• H04N21/232Content retrieval operation locally within server, e.g. reading video streams from disk arrays
    • HELECTRICITY
    • H04ELECTRIC COMMUNICATION TECHNIQUE
    • H04NPICTORIAL COMMUNICATION, e.g. TELEVISION
    • H04N21/00Selective content distribution, e.g. interactive television or video on demand [VOD]
    • H04N21/20Servers specifically adapted for the distribution of content, e.g. VOD servers; Operations thereof
    • H04N21/23Processing of content or additional data; Elementary server operations; Server middleware
    • H04N21/234Processing of video elementary streams, e.g. splicing of video streams, manipulating MPEG-4 scene graphs
    • H04N21/2343Processing of video elementary streams, e.g. splicing of video streams, manipulating MPEG-4 scene graphs involving reformatting operations of video signals for distribution or compliance with end-user requests or end-user device requirements
    • H04N21/234318Processing of video elementary streams, e.g. splicing of video streams, manipulating MPEG-4 scene graphs involving reformatting operations of video signals for distribution or compliance with end-user requests or end-user device requirements by decomposing into objects, e.g. MPEG-4 objects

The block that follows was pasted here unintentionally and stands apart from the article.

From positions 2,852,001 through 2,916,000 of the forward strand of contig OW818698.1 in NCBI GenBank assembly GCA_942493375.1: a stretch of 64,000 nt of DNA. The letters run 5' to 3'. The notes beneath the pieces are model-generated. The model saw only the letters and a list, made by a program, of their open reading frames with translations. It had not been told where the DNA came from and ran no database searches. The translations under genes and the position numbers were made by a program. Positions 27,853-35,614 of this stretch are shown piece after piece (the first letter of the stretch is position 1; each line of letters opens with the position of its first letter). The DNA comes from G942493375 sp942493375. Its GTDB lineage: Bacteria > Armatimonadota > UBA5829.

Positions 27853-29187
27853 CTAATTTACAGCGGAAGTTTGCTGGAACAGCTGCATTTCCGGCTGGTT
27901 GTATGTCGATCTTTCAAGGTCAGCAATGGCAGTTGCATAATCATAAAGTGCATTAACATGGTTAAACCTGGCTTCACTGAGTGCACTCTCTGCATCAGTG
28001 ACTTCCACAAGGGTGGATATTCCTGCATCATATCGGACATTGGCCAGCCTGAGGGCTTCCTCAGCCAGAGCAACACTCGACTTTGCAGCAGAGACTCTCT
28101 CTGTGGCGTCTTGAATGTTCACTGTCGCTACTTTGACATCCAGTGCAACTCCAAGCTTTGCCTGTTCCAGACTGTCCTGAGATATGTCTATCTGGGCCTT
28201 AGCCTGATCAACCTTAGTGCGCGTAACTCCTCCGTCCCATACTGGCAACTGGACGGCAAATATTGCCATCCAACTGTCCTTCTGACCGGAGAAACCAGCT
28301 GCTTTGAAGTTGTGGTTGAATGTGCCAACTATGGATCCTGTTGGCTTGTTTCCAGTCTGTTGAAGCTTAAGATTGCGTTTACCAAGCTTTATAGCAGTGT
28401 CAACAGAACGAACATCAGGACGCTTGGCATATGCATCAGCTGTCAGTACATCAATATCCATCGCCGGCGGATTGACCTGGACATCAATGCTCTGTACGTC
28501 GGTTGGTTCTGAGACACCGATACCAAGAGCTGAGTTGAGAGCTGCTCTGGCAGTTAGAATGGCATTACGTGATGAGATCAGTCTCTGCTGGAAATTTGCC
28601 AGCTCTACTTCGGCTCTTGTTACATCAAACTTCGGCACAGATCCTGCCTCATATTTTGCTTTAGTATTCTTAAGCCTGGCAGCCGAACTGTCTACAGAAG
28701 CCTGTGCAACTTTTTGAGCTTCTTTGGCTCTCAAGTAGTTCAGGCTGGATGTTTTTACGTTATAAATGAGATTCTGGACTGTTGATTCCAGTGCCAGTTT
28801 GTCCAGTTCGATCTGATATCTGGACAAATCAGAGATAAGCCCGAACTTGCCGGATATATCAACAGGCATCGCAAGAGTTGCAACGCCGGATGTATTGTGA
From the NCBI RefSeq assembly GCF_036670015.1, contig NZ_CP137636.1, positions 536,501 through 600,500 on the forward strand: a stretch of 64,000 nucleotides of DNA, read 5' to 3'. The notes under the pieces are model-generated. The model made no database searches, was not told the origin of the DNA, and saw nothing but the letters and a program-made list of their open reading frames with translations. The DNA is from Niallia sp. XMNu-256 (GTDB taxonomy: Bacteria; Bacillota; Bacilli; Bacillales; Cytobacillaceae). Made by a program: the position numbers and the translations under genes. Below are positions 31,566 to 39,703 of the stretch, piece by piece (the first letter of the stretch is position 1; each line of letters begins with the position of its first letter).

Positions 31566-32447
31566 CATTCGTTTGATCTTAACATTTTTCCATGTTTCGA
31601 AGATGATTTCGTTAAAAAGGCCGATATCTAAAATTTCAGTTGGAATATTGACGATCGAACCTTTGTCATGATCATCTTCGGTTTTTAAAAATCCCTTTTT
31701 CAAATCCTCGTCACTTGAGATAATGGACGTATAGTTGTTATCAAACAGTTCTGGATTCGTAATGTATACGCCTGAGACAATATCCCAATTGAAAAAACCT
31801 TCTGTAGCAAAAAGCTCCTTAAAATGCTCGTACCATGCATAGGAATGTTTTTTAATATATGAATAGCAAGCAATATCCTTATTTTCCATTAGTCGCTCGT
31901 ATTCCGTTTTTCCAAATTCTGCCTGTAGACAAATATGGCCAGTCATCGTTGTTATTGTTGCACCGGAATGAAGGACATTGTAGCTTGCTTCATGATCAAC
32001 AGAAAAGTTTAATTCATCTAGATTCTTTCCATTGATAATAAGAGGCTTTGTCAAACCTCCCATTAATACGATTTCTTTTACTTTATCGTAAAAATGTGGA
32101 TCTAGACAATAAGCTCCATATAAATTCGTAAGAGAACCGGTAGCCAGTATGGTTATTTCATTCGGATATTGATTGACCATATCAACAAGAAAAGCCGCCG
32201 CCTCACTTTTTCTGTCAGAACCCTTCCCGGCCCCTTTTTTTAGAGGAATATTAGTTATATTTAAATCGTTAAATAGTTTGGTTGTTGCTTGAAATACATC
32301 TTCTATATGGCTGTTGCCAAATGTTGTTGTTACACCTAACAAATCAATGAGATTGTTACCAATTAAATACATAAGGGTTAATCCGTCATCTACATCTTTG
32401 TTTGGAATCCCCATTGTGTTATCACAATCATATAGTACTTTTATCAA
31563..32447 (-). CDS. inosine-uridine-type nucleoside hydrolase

• HELECTRICITY
    • H04ELECTRIC COMMUNICATION TECHNIQUE
    • H04NPICTORIAL COMMUNICATION, e.g. TELEVISION
    • H04N21/00Selective content distribution, e.g. interactive television or video on demand [VOD]
    • H04N21/20Servers specifically adapted for the distribution of content, e.g. VOD servers; Operations thereof
    • H04N21/23Processing of content or additional data; Elementary server operations; Server middleware
    • H04N21/236Assembling of a multiplex stream, e.g. transport stream, by combining a video stream with other content or additional data, e.g. inserting a URL [Uniform Resource Locator] into a video stream, multiplexing software data into a video stream; Remultiplexing of multiplex streams; Insertion of stuffing bits into the multiplex stream, e.g. to obtain a constant bit-rate; Assembling of a packetised elementary stream
    • H04N21/2368Multiplexing of audio and video streams
    • HELECTRICITY
    • H04ELECTRIC COMMUNICATION TECHNIQUE
    • H04NPICTORIAL COMMUNICATION, e.g. TELEVISION
    • H04N21/00Selective content distribution, e.g. interactive television or video on demand [VOD]